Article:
Does This Crisis Belong to Emerging Markets or US Stocks?

By Michael A. Gayed  JAN 30, 2014 10:55 AM

While the focus is on economies overseas, it is the United States markets that are most vulnerable.

 


There cannot be a crisis next week. My schedule is already full.
--Henry A. Kissinger

The media continues to hammer on emerging markets, making comparisons to 1997 and 1998 when in reality the current situation is nowhere like what occurred over a decade ago. China may indeed be in contraction, emerging market currencies may indeed be vulnerable, but nothing is more vulnerable in my opinion than US markets on a comparative basis. For too long investors have assumed that the US stock market was a bastion of safety. The Fed has our back, and won't let things falter. No belief is more engrained in the investor psyche than that of the Ben Bernanke (and soon to be Janet Yellen) Put.

Yet, puts expire. The Federal Reserve is clearly on track to continue tapering and simply does not want to be in the business of QE anymore. Perhaps this is because there is a growing realization that this has been the only iteration of Fed stimulus that has failed to juice inflation expectations. After billions of dollars being pushed into financial markets, deflation concerns remain elevated. So, too, is irrational exuberance, which was given an explicit nod in the last meeting's minutes over small-cap valuations. US markets are considerably richer than those of emerging economies. To argue that US stocks can't go down more than emerging markets when emerging markets have priced in tremendous bad news is completely and utterly illogical.

The real surprise would be if US stocks, over the next few months, began sinking at a faster pace than emerging market stocks. This is a very real possibility. Take a look below at the price ratio of the SPDR Barclays High Yield Bond Fund ETF (NYSEARCA:JNK) relative to the Pimco 7-15 Year US Treasury Index ETF (NYSEARCA:TENZ). As a reminder, a rising price ratio means the numerator/JNK is outperforming (up more/down less) the denominator/TENZ. A falling ratio means the opposite.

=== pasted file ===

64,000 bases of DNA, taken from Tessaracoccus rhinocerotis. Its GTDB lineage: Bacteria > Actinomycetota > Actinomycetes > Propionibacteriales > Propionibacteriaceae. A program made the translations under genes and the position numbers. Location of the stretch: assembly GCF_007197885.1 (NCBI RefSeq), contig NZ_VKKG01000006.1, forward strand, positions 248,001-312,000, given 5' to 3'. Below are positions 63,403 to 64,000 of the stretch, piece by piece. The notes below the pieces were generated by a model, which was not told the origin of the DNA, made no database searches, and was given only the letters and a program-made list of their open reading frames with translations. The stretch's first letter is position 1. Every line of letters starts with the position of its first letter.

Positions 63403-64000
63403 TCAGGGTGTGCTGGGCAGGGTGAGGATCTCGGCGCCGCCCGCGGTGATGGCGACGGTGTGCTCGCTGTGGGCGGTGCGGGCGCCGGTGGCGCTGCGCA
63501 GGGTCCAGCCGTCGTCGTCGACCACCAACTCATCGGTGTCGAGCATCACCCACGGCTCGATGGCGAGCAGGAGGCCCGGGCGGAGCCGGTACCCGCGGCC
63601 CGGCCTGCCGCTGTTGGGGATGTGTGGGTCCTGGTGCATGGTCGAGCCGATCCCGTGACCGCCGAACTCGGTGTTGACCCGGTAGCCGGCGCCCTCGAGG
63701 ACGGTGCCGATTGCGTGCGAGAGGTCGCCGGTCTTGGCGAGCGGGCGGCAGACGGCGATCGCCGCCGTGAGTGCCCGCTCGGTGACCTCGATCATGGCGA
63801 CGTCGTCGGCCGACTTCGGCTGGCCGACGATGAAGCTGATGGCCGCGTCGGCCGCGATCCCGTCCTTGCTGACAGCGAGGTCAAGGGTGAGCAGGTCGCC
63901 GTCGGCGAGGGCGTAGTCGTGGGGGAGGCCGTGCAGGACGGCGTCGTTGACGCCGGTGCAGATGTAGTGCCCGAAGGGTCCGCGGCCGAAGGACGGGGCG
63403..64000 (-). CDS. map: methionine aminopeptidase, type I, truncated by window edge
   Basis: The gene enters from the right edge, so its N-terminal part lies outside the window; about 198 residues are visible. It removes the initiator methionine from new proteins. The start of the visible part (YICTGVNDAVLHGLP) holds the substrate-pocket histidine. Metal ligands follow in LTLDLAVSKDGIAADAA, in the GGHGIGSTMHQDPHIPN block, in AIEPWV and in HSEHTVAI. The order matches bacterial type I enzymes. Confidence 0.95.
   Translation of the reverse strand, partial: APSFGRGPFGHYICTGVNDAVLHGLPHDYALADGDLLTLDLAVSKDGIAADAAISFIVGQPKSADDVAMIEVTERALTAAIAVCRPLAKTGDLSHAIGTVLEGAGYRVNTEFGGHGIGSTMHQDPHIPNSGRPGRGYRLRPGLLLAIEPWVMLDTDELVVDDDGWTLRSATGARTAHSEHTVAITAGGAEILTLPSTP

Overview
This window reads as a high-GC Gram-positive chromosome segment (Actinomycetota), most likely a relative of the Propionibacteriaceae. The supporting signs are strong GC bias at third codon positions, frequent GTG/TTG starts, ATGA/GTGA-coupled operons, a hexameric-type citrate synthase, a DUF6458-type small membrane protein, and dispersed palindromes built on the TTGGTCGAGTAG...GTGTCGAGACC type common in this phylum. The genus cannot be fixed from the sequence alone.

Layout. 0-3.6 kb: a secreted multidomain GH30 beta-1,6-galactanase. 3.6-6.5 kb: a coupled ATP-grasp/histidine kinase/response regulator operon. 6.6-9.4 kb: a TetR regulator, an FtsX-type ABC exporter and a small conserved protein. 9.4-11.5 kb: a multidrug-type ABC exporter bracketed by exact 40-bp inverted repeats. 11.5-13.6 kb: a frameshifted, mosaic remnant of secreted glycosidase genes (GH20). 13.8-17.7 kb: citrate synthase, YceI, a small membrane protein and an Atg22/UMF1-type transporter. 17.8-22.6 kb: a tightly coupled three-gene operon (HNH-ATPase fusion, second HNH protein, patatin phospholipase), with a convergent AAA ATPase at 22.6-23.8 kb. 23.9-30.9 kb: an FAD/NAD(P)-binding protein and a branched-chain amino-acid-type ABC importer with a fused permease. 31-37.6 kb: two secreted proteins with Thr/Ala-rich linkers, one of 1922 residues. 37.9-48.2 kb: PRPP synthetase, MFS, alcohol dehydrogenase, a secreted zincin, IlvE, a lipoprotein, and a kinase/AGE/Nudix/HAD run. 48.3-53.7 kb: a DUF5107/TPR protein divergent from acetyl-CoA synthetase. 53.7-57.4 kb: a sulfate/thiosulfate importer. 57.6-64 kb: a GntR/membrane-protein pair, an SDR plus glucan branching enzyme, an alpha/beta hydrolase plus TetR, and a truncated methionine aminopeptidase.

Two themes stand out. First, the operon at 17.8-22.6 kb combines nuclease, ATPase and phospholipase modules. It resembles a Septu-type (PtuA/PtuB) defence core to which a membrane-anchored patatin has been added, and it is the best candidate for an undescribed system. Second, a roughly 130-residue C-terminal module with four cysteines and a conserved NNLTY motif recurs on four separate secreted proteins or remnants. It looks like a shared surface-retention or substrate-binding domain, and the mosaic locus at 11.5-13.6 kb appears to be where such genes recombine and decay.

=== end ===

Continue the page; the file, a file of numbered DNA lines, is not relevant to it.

This is one way of tracking credit spreads, which gives a sense of risk-taking and risk aversion within the bond market. Healthy bull environments tend to be characterized by junk debt outperforming "risk-free" Treasuries. Corrections and deflation pulses tend to be characterized by the opposite, as the above ratio falls. Note that after an incredible run up, the ratio has broken down meaningfully. Keep in mind that this is US-centric. A further break here would indicate growing risks in US markets, not emerging economies.

One can consider credit strength as the last pillar for risk-taking, and that pillar may be toppling over. If indeed this is the beginning of a period of credit stress, then the correction we may now be in is far from over.

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